We all want our FBA inventory to sell as soon as it hits the warehouse shelves, and in an ideal world we would never have to deal with monthly storage fees or long-term storage fees for any of our inventory.
But the reality for all of us as Amazon sellers is that at times we inevitably end up with inventory that becomes stagnant. As much as we try to make smart sourcing decisions, from time to time we end up with inventory that just won’t sell. It ends up sitting in the warehouse, collecting dust, longer than we would like. That inventory isn’t making you any money – in fact, it is costing you money at this point!
Today let’s talk about 5 easy ways you can sell your slow-moving Amazon FBA inventory.
- Adjust your price.
Now, you might think I automatically mean to lower your price. But there are two ways you can adjust your price – up or down. In some cases, you do need to lower your price to get that inventory to sell. Maybe when you sent the item in to FBA the competitive price was higher than it is now, and all you need to do to get the next sale is to lower your price. As always, check Keepa (the price history and sales rank history tool) to make sure lowering your price is the best course of action. (Check out my postson how to read a Keepa graph if you need a quick tutorial.)
But in some situations, you will want to adjust your price higher, not lower. I don’t know how this works, but I’m not the only seller who says they’ve seen this happen – somehow, adjusting your price even one penny lower or higher triggers a sale. I have no idea how this works, but it does. Adjusting your price, even if it goes up a little, somehow causes the Amazon algorithm to put your inventory item in the buy box and higher in search, so that a customer buys it soon after you reprice. It’s a mystery, and it’s no guarantee, but somehow it works.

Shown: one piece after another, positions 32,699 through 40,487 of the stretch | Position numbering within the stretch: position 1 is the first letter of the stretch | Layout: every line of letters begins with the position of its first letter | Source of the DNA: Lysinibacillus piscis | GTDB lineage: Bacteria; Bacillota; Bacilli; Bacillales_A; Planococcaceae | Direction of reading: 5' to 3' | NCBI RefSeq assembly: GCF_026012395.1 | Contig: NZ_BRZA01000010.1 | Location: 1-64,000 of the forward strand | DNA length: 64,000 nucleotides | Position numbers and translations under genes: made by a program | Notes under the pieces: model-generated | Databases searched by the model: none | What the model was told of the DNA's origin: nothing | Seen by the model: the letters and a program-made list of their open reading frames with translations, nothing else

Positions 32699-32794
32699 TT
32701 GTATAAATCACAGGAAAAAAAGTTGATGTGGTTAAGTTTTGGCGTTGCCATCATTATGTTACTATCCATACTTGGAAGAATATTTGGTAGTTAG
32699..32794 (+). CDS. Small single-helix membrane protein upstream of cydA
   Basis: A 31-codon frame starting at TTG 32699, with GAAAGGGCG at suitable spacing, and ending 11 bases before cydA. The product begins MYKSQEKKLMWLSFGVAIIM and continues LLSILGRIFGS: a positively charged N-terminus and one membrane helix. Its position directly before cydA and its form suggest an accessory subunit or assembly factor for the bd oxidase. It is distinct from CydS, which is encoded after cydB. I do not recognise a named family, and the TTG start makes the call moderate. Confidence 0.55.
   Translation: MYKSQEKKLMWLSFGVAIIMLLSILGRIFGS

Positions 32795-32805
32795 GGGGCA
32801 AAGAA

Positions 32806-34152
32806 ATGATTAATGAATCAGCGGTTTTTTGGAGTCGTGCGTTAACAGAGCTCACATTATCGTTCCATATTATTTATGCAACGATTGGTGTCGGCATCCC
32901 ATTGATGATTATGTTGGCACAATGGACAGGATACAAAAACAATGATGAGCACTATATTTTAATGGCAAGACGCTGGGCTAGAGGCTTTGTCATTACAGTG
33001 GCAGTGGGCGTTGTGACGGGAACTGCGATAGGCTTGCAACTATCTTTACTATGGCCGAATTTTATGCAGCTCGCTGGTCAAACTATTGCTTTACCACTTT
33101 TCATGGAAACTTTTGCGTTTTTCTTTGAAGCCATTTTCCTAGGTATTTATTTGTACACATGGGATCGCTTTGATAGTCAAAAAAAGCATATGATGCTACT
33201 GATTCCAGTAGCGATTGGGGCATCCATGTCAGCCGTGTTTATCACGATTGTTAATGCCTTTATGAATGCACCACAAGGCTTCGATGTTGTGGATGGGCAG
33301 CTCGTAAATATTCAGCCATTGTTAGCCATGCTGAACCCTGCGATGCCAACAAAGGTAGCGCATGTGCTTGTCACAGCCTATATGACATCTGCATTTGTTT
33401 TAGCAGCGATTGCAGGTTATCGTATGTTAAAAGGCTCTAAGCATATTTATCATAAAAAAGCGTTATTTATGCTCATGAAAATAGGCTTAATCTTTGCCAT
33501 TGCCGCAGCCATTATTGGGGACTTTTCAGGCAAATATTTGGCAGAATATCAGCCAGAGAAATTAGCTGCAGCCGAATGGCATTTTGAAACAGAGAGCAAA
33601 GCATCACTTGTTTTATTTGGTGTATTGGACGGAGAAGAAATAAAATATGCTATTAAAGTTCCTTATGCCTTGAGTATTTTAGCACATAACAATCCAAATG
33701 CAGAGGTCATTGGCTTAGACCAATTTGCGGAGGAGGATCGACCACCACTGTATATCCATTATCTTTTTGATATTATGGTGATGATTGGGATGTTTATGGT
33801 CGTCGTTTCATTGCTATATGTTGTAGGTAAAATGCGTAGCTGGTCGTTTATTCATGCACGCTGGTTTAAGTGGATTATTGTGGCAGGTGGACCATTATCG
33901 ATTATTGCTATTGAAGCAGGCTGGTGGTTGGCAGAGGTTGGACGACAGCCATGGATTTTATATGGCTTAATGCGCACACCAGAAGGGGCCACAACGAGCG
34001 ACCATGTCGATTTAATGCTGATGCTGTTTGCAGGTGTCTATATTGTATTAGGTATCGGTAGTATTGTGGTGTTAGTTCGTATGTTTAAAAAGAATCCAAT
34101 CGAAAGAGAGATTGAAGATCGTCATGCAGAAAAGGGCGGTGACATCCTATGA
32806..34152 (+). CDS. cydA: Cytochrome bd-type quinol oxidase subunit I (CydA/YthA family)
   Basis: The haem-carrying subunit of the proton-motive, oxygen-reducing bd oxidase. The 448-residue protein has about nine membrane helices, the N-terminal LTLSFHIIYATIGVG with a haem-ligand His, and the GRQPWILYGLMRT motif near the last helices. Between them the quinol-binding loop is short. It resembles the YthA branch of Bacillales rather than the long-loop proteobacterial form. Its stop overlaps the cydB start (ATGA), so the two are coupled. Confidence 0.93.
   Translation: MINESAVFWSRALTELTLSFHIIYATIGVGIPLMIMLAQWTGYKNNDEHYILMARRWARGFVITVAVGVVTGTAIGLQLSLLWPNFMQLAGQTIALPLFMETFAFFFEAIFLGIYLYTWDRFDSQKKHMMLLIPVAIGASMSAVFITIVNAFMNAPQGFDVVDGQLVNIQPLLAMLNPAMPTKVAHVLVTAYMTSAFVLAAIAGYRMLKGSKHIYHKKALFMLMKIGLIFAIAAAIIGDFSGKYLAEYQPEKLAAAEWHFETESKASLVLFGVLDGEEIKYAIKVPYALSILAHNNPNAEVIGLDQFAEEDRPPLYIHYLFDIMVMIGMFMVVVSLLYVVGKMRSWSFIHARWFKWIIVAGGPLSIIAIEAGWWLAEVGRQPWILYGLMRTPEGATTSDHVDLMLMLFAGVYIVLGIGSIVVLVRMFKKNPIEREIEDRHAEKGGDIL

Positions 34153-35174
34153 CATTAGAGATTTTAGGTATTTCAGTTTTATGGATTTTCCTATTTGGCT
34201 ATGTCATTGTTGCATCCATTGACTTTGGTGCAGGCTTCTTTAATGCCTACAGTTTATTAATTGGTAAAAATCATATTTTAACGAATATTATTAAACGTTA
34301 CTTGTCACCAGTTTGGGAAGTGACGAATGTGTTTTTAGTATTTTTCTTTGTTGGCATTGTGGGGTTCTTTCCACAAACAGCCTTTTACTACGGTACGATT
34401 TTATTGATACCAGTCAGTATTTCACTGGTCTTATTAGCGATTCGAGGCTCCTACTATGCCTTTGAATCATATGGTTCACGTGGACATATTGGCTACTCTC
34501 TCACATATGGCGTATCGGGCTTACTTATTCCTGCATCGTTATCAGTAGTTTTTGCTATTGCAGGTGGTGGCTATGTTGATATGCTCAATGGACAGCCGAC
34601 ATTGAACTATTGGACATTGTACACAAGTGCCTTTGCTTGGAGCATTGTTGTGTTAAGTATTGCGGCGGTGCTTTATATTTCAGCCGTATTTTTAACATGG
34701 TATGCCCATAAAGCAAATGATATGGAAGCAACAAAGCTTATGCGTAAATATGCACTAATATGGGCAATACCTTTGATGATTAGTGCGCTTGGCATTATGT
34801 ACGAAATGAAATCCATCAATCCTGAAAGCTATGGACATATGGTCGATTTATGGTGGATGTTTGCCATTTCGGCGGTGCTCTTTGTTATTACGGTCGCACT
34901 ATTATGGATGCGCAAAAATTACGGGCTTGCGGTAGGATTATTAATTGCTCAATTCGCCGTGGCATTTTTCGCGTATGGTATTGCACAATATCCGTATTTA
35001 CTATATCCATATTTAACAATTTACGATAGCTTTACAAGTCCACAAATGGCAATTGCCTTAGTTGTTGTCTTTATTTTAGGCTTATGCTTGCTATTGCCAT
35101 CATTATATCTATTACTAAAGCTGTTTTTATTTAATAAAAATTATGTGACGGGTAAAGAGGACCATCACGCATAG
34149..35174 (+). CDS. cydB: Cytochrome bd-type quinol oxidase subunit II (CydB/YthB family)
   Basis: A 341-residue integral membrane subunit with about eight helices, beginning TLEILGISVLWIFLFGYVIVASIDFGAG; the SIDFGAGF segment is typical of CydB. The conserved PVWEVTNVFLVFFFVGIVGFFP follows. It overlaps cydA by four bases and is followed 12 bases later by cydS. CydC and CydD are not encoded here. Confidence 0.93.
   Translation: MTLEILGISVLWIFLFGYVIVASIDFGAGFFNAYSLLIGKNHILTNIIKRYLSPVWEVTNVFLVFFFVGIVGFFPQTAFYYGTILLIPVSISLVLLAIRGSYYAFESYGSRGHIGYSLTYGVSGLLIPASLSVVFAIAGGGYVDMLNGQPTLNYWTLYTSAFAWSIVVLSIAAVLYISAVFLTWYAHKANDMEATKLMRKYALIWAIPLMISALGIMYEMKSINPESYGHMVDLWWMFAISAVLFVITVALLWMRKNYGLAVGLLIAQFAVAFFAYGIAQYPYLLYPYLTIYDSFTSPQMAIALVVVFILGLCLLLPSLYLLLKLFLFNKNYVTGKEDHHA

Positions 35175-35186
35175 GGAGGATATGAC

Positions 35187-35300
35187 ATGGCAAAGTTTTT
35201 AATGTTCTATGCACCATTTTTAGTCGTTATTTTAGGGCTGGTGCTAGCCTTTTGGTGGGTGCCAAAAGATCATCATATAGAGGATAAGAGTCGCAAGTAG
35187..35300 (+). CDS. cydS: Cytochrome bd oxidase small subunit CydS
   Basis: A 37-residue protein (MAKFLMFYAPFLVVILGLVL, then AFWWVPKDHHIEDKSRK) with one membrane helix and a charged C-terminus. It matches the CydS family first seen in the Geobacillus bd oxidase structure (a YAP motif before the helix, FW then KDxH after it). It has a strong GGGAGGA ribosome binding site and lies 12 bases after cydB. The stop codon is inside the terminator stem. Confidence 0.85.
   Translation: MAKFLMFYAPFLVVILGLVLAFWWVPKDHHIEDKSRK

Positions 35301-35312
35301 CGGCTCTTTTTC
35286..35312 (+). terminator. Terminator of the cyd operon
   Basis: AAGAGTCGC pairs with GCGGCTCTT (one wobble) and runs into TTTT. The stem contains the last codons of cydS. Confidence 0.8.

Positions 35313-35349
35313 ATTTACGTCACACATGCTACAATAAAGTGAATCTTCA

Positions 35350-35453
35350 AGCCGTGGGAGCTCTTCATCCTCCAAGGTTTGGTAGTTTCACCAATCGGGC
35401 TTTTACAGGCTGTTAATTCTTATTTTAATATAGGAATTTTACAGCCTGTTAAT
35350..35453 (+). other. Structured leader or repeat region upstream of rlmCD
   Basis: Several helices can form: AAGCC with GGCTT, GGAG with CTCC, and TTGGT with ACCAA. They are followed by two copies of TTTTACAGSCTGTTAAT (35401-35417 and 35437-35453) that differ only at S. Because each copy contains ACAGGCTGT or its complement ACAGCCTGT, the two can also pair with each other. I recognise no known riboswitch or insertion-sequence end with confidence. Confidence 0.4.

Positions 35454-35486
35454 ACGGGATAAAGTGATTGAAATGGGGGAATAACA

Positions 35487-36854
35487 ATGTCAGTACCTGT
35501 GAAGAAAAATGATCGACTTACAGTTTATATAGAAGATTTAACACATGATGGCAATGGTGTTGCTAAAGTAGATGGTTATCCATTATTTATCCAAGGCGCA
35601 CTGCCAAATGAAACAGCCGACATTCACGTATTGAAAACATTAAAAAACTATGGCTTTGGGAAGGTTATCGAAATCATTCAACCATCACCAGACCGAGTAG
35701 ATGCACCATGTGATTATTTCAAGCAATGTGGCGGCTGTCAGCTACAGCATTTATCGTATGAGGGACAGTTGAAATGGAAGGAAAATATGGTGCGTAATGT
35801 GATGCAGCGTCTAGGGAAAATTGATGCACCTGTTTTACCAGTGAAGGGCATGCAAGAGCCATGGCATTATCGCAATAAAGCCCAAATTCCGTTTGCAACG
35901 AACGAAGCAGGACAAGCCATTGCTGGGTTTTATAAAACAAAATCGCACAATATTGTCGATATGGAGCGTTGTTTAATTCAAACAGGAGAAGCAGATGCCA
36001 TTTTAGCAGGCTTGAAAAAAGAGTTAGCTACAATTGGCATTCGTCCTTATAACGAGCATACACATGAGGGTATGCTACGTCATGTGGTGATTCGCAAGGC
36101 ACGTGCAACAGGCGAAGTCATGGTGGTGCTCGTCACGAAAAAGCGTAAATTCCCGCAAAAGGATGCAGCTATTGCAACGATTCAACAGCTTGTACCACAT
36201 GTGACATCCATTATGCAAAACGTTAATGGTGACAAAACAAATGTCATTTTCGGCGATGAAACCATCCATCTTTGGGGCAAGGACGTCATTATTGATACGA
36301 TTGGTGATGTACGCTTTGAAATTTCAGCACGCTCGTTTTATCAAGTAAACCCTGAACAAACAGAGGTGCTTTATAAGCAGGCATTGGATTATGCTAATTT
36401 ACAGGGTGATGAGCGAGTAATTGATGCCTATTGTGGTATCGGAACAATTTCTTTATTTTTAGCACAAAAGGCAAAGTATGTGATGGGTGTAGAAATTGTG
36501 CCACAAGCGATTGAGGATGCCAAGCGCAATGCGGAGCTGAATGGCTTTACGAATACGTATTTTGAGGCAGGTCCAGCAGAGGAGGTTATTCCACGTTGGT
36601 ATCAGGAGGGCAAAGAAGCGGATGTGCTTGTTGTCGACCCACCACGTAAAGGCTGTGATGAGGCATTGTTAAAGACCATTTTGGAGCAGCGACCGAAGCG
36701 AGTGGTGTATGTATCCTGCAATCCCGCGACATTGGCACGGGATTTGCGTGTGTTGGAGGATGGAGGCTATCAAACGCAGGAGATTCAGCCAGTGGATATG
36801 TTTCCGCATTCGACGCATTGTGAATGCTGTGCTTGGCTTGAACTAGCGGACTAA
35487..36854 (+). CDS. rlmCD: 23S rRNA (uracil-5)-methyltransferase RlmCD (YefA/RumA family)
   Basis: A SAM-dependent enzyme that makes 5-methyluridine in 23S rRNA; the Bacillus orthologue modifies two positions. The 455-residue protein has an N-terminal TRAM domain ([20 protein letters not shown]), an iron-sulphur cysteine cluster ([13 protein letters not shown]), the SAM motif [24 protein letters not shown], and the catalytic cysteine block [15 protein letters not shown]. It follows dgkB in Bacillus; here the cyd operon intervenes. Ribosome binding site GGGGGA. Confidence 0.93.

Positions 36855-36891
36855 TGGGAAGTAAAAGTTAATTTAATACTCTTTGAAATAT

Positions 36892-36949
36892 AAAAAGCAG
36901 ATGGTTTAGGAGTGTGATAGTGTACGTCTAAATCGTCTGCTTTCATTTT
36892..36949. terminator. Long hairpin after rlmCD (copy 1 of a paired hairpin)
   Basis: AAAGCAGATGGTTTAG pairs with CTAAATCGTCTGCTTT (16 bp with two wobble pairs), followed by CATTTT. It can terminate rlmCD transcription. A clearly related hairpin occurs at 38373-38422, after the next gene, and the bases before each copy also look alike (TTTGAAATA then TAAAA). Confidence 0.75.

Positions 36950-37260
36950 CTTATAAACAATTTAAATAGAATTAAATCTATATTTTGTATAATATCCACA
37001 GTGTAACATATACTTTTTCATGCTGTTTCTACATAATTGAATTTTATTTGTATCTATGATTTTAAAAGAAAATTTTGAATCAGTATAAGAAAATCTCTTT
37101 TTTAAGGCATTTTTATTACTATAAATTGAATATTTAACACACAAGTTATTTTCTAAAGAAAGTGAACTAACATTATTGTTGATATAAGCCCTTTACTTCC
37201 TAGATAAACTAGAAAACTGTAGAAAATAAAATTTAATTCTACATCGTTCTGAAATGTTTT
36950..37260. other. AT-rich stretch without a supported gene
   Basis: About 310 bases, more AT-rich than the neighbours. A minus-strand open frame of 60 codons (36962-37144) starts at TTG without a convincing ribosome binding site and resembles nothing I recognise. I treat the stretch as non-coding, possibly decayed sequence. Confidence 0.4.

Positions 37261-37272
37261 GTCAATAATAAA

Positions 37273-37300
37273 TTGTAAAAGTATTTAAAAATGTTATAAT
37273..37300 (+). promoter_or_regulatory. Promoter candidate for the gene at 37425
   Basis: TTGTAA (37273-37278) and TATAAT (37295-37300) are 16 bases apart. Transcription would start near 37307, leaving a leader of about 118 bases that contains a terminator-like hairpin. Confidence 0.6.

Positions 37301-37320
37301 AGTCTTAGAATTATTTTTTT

- Check for improvements on the product page.
Sometimes the reason your inventory isn’t selling has everything to do with a lousy product page. No one wants to buy something online that has a crummy photo or a pathetic description. On some of your inventory you might want to check if there are ways to improve the images, title, keywords, etc.
For example, one time I had a Super Mario Bros puzzle in my inventory, and the title on the Amazon product page was Mario Puzzle. Seriously? That’s the best title they could come up with? No information about it being Super Mario Bros, the number of pieces, anything like that. This puzzle needed a much better title in order to come up in a customer’s search. So I went in and suggested a new title, my title was accepted, and boom – the puzzle sold.
If you want to learn more about how to improve product listings, I highly recommend Karon Thackston’s book Amazon Advantage. Her book gives you all the tips and tricks you need to make sure your title, keywords, descriptions, and bullet points are written perfectly so that more customers see your items in Amazon searches.
- Set up pay-per-click advertising.
Another great way to get more eyes on your products is to set up PPC ads on Amazon. This method of moving inventory is also a great way to get the ball rolling if you have added new items to the Amazon catalog and you need to generate sales to improve the sales rank. Spending a few cents per click could go a long way towards moving your inventory faster and generating more sales.
I’ve used this method in the past to sell some high priced board games that just weren’t selling as fast as I wanted. I was able to spend $1 or $2 on ads and turn a hundred dollars in profit because the game sold. That ad money and the amount of time it took to set up the ad were worth it to me in that instance.
- Feed the beast.
I have to say, this is my all time favorite way to get more sales and move slow-moving inventory. Feed the beast. Send in more inventory! Perhaps you’ve heard the rumor that if you stop sending in inventory to Amazon, your sales will tend to slow down. Again, I don’t know how this works, but many experienced sellers report that feeding the beast (sending in new inventory on a continual basis) somehow affects your overall time in the buy box and your overall sales.